When I receive letters that seem impersonal, I try to remind myself that kids are all unique. Some kids like to write, and others would rather be running around outside. Some older kids may take time to build trust. They may have written and written, never receiving a response from a previous sponsor.

So I try to be patient when a child doesn’t share personally. Some kids will open up over time, when you love them through letters.

And for those who don’t open up, I try to faithfully remind them that they’re loved and supported through letters and prayer. Everyone needs the reminder that they’re created in God’s image and that they’re valuable. And we might be one of the few people sharing this message in our sponsored children’s lives.

Our letters are making a difference — even when we don’t know it!

A young girl from Uganda with her hair in braids and a checkered shirt holds a letter in front of her and smiles.

I have had the privilege of talking to some of our sponsored kids after they’ve completed Compassion’s program, and each one has commented about letters being an encouragement.

I would like to share about Maria. When we sponsored Maria, I did not feel connected to her. Her letters were never personal, she seemed disinterested in the Compassion center, and she eventually dropped out of school and Compassion’s program at age 16. But a few years ago we reconnected.

“I want you to know that I treasure your letters and your photos and that I always have you in my heart,” Maria shared with me.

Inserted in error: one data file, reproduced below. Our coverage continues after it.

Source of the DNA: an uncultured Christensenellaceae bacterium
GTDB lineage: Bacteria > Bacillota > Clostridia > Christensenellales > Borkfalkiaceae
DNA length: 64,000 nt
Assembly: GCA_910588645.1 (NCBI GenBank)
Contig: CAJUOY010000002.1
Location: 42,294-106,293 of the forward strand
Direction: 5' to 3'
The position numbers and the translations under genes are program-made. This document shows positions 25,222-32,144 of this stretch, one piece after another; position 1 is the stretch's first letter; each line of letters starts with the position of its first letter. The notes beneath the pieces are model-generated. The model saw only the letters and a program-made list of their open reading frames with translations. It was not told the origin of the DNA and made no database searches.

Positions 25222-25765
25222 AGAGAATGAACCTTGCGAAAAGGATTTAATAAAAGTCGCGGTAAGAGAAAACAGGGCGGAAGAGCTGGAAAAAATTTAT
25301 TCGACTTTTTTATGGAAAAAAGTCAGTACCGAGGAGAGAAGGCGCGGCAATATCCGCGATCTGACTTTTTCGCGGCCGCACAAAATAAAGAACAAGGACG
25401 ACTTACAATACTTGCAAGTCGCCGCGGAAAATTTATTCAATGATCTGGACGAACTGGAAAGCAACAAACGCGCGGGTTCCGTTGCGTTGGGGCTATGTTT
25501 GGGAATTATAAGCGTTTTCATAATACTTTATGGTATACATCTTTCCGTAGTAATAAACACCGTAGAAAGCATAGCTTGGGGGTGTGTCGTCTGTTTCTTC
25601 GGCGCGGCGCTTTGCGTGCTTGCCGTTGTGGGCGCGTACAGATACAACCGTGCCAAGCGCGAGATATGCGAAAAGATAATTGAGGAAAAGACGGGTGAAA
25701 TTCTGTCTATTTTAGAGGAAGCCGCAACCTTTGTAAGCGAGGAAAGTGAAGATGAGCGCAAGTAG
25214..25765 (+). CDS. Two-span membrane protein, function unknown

She said that God used the seeds planted through the center and through my letters, and when she was 18 she decided to dedicate her life to God! She graduated college and is now teaching second grade and Sunday school.

I honestly had no idea that she even cared about my letters. I went through many times of discouragement while writing to Maria. I often felt that my words were unimportant. But looking back, I am so thankful that God encouraged me to keep writing. He used those words to reach Maria — and she is now reaching many more children in His name!

This is what Compassion is about … releasing children from poverty in Jesus’ name. God did that for Maria. And I feel privileged to have played a part through letter writing. I know that God will use your letters in the life of your child, even when you are not yet able to see the results.



9 Comments |Add a comment

  1. Avatar
    Dugue Junior April 17, 2019

    I really appreciate the support that Compassion provides to the children, it’s a proof of Jesu’s love. I bless the name of God. If could join the team of International Compassion to participate in the battle against poverty I would be cheerful.

  2. Avatar
    Hannah Hinojosa April 12, 2019

    My goal is to write personalized letters every other month to each child, and I respond to any letters the child has written. The nice thing is that I can use the duplicate tool online and don’t have to upload photos each time I write! But I’ll change the text when I’m personalizing letters. On the in-between months, I send stories about hymn writers, share about an animal or country, or send an update about my family. My goal is that each child receive at least one letter a month.

  3. Avatar